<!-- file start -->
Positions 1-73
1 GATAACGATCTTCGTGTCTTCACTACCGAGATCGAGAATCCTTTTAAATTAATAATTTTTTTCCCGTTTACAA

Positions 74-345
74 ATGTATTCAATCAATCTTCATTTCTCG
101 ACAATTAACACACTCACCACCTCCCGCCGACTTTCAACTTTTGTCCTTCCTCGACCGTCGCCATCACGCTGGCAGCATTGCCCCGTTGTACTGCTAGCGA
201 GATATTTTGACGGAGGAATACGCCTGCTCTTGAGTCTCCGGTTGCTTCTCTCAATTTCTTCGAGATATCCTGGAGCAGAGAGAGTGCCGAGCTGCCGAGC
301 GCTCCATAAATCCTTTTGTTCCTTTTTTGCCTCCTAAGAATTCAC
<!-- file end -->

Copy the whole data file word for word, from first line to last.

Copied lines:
Positions 1-73
1 GATAACGATCTTCGTGTCTTCACTACCGAGATCGAGAATCCTTTTAAATTAATAATTTTTTTCCCGTTTACAA

Positions 74-345
74 ATGTATTCAATCAATCTTCATTTCTCG
101 ACAATTAACACACTCACCACCTCCCGCCGACTTTCAACTTTTGTCCTTCCTCGACCGTCGCCATCACGCTGGCAGCATTGCCCCGTTGTACTGCTAGCGA
201 GATATTTTGACGGAGGAATACGCCTGCTCTTGAGTCTCCGGTTGCTTCTCTCAATTTCTTCGAGATATCCTGGAGCAGAGAGAGTGCCGAGCTGCCGAGC
301 GCTCCATAAATCCTTTTGTTCCTTTTTTGCCTCCTAAGAATTCAC